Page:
The death of a British backpacker at a hostel in Cambodia was caused by liver damage, an inquest has heard.
Natalie Seymour, 22, from Shefford, Bedfordshire, was found dead in the city of Kampot with her Canadian friend Abbey Gail Amisola, 27, in 2017.
The hearing was told they had bought an unknown over-the-counter drug to treat severe sickness and diarrhoea because there was no hospital nearby.
The coroner in Hatfield recorded an open verdict.
Ms Seymour fell ill within hours of arriving in the remote region and and was taken by a villager to a doctor but was unconscious by the time they arrived and was returned to the hostel.
She had messaged her mother in the UK to say she was not feeling well and had searched the internet about stomach cramps and chest pains from vomiting so much.
They were found dead by hostel staff hours later.
She had flown to Cambodia to meet up with Ms Amisola, who she had met a year earlier in Bali, and had been in the country for six days.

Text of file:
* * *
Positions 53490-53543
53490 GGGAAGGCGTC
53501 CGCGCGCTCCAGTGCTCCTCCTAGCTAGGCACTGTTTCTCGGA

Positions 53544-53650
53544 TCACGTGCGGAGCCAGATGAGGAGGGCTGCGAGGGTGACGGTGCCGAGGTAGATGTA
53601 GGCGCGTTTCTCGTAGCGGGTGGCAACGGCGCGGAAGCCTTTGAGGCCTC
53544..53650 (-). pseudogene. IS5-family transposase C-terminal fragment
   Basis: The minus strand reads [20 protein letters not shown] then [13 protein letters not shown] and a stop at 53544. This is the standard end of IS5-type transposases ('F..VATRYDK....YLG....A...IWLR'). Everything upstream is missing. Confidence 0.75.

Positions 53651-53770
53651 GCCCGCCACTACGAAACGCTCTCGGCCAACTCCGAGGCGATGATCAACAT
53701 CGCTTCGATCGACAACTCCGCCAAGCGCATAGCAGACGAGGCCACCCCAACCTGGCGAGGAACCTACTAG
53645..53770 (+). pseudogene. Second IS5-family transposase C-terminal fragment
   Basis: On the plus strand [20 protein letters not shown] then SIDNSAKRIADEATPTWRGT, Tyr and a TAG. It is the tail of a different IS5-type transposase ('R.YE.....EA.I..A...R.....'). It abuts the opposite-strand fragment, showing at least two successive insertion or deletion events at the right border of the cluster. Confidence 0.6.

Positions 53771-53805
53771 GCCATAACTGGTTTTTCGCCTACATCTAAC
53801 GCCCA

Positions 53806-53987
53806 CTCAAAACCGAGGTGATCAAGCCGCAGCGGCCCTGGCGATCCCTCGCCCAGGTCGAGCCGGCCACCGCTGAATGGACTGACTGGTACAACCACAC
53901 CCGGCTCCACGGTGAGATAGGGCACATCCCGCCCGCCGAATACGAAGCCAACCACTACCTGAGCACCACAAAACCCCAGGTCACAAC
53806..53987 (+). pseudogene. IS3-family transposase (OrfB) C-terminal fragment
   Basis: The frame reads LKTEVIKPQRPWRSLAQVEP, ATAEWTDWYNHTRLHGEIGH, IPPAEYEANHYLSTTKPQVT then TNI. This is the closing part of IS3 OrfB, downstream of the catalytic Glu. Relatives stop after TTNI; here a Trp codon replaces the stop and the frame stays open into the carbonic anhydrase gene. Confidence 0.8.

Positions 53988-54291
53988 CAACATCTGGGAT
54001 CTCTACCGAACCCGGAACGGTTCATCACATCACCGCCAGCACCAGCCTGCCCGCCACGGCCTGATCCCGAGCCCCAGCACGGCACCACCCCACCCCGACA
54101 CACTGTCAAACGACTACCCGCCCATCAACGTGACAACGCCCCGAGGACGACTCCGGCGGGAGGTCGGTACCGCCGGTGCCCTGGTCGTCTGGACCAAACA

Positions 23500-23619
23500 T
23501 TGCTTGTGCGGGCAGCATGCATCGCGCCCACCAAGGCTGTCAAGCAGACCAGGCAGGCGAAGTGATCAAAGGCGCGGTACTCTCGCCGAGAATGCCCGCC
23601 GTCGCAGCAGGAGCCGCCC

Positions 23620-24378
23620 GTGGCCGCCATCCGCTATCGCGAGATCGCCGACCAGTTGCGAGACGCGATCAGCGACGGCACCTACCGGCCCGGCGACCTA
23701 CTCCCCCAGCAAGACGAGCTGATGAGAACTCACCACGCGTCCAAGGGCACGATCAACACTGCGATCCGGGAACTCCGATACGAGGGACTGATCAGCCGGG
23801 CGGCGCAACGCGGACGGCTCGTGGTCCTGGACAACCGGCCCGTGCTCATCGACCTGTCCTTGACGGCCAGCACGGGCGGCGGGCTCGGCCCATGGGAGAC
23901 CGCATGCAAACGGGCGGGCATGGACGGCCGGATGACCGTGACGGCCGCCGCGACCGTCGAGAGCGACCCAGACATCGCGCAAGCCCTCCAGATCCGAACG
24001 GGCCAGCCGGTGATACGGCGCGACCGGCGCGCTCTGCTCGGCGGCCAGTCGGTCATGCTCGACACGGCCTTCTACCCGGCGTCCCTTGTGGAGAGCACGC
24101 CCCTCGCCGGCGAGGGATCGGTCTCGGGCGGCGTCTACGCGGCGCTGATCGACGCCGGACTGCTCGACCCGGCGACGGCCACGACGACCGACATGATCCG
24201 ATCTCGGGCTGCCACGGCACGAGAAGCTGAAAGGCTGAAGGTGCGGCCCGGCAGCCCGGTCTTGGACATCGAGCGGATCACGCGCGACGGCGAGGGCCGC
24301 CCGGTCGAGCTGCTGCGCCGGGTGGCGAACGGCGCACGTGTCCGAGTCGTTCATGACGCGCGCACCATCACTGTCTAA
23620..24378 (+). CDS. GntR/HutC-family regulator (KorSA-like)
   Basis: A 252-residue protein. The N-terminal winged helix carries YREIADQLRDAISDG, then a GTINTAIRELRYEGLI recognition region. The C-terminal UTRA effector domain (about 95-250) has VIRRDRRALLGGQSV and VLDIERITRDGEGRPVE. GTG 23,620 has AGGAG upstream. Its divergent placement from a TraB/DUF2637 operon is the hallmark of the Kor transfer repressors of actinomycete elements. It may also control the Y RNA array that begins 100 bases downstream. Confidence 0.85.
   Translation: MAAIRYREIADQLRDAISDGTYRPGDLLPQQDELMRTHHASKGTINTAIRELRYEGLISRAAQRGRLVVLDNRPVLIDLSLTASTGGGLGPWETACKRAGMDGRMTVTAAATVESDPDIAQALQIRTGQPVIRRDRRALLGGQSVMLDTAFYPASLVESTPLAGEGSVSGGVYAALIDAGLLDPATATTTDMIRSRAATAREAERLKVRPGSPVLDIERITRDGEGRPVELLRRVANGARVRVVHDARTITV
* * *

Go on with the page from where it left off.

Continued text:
The inquest heard she had quit her job as an accounts manager, had a one-way ticket, and did not know when she would be returning home.
Hertfordshire Police examined the details of her death and found "no evidence of foul play".
The coroner was told when the inquest was first opened in 2018, the cause of her death could not be determined.
But Dr Rajiv Swamy, who carried out the post-mortem examination, told Tuesday's inquest there was evidence of liver damage that was sometimes caused by taking medication like paracetamol or anti-convulsants.
He said a condition called "idiopathic hepatotoxic micro vesicular steatosis" was the cause of death.